It's the annual Week of Leavers. Handkerchiefs at the ready for soft-hearted souls.
This morning I attended Leavers' Assembly at the school where I have the privilege
of being a governor. The head teacher had tucked a box of tissues by the door for anyone who had not come equipped for an Emotional Hour. I didn't think I would need to avail myself of this kind offer, not actually being a parent or grandparent of any of the
pupils. I was wrong.
One of the leavers had put together a PowerPoint presentation with a photo collage of each of the 22 leavers. As each fresh slide flashed up on the screen, all the children - without prompting
- chanted their names. I can't adequately describe just how moving that was, the completely instinctive affection for class-mates moving on to the Brave New World of secondary school.
Each leaver had been
given a canvas on which to record, in pictures, what memories of their school they would take with them as they left. Class by class they took to the stage with their teachers who added their own words of praise for their pupils' progress over their years
at the school. The lad who put together the PowerPoint presentation had filled his whole canvas with a picture of a computer. He definitely knows where he is going. The Great Outdoors figured high on the children's canvases, along with drawings of their friends.
One teacher had composed a poem about the eight leavers from what she called her "Top Class."
Some of my grandchildren have been leaving one place of education for another. The Duracell Bunny is bound for
"Big School" in September and was photographed at his nursery school wearing a bright blue gown and mortar board, standing shyly by a small blackboard and easel, on which is chalked: "I'm going to big school." Yes, there were tears in my eyes and I wasn't
Sweet Eleanor moves up into the Sixth Form at her school, leaving behind the need to don a school uniform every day. This means Serious Attention to Matters of Wardrobe which I hope Mr B and I
can help to address when our granddaughter comes to stay for a few days next month. We have promised her a shopping trip during which she can choose her own birthday present.
Eldest grandson Jack celebrated
leaving Sixth Form College by going out clubbing with his college mates - not one of his customary activities. He reported back that in just a few hours on the dance floor he had totted up no fewer than 27,000 steps. Whether clubbing will ever be added to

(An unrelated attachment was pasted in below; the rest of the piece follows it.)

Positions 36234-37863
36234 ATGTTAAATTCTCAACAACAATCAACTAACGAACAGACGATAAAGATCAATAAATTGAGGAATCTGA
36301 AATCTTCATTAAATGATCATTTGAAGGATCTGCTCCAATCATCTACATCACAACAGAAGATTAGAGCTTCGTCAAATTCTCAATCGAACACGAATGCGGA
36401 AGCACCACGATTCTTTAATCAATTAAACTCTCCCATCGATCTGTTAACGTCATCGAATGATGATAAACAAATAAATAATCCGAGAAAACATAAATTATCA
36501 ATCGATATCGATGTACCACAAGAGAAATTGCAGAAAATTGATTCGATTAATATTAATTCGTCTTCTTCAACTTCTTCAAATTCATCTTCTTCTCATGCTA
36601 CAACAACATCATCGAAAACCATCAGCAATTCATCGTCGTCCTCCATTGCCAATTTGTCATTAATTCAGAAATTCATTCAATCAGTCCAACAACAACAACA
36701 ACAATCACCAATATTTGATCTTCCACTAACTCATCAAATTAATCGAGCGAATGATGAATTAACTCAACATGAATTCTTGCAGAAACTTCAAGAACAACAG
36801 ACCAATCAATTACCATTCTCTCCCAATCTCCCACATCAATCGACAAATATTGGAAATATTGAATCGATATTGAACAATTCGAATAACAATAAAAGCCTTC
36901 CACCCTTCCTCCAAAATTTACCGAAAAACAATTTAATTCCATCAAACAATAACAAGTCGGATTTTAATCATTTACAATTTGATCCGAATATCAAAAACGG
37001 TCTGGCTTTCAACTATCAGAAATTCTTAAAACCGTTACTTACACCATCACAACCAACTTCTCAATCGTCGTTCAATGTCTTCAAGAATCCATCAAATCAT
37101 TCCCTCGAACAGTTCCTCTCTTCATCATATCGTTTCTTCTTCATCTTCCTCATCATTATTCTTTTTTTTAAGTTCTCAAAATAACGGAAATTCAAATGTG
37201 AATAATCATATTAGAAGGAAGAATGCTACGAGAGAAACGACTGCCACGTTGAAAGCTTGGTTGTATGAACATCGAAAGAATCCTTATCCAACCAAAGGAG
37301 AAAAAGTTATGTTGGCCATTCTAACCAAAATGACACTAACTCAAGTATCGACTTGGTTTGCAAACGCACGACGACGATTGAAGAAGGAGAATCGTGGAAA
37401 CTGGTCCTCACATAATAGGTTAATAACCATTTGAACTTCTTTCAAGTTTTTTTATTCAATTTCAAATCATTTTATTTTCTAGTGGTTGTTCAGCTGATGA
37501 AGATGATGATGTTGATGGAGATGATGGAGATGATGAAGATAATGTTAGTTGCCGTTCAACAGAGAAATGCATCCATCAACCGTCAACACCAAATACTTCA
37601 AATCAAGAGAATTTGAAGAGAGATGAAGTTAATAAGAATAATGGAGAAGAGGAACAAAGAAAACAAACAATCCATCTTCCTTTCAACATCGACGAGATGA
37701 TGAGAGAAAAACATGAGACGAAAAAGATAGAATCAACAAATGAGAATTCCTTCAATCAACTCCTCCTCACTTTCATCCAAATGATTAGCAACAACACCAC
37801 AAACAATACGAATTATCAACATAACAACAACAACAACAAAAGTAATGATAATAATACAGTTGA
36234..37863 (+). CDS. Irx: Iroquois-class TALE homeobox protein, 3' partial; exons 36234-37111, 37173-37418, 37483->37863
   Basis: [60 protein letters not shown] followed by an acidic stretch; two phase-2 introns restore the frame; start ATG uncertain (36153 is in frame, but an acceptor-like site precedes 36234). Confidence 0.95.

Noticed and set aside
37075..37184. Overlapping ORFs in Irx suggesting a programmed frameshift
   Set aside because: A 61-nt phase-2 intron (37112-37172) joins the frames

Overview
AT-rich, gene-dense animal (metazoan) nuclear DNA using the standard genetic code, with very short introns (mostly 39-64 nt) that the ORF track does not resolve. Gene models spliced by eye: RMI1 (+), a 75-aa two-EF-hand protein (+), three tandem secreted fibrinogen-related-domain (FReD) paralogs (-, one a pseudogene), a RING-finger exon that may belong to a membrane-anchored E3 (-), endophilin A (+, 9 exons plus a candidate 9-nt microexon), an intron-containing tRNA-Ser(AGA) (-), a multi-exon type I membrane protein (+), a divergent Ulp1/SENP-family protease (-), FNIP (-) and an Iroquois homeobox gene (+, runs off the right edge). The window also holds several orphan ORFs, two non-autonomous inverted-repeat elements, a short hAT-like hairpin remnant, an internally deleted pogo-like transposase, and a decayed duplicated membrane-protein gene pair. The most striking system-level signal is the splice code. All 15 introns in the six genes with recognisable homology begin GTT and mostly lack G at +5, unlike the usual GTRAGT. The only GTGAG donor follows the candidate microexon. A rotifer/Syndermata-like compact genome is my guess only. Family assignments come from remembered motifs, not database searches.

those worthy lists of Healthy Living suggestions remains to be seen.
I remember the last School Assembly I attended at my Grammar School. As Head Girl, my most important task came at the end of Assembly when
I had to call for three cheers for the teachers. Come the moment, I was away with the fairies, thinking about my years at school and the scary world I was about to enter. There was a long, painful silence in the school hall as everybody waited for the traditional
call. It is down in my personal history as possible the Most Embarrassing Moment in My Life.
Many years later, I was summoned back to my Alma Mater to present the prizes at the annual Prize-Giving Ceremony.
Clearly I had been forgiven - though possibly the March of the Years had drawn a veil of forgetfulness over the unfortunate incident. I used the opportunity in my address to the audience of pupils, parents and teachers to tell them this story at my expense.
After which I craved their indulgence in allowing me to call for three cheers - for the pupils, the parents, the teachers. Though I say it myself as shouldn't (as my dear Mum would say) it was an inspired ending to my homily, guaranteeing loud cheering rather
than the polite clapping which would undoubtedly have greeted me as I left the stage.
Nobody at Leavers' Assembly this morning forgot what they were supposed to be doing. It was a joyous occasion from start
A little later, back home, I called Mr B to the kitchen window to watch a small procession of children and parents making their way along our road. There were the 22 leavers, each with a "buddy"
from Year 7 at the secondary school and accompanied by their parents - off to a celebratory picnic in the grounds of their new school.
I'm pleased to predict that, thanks to the care and dedication of the
teachers and teaching assistants they are leaving behind and that of the teaching staff in the school they will be joining, all these young'uns will get by just fine.
With a little bit of help from their (new)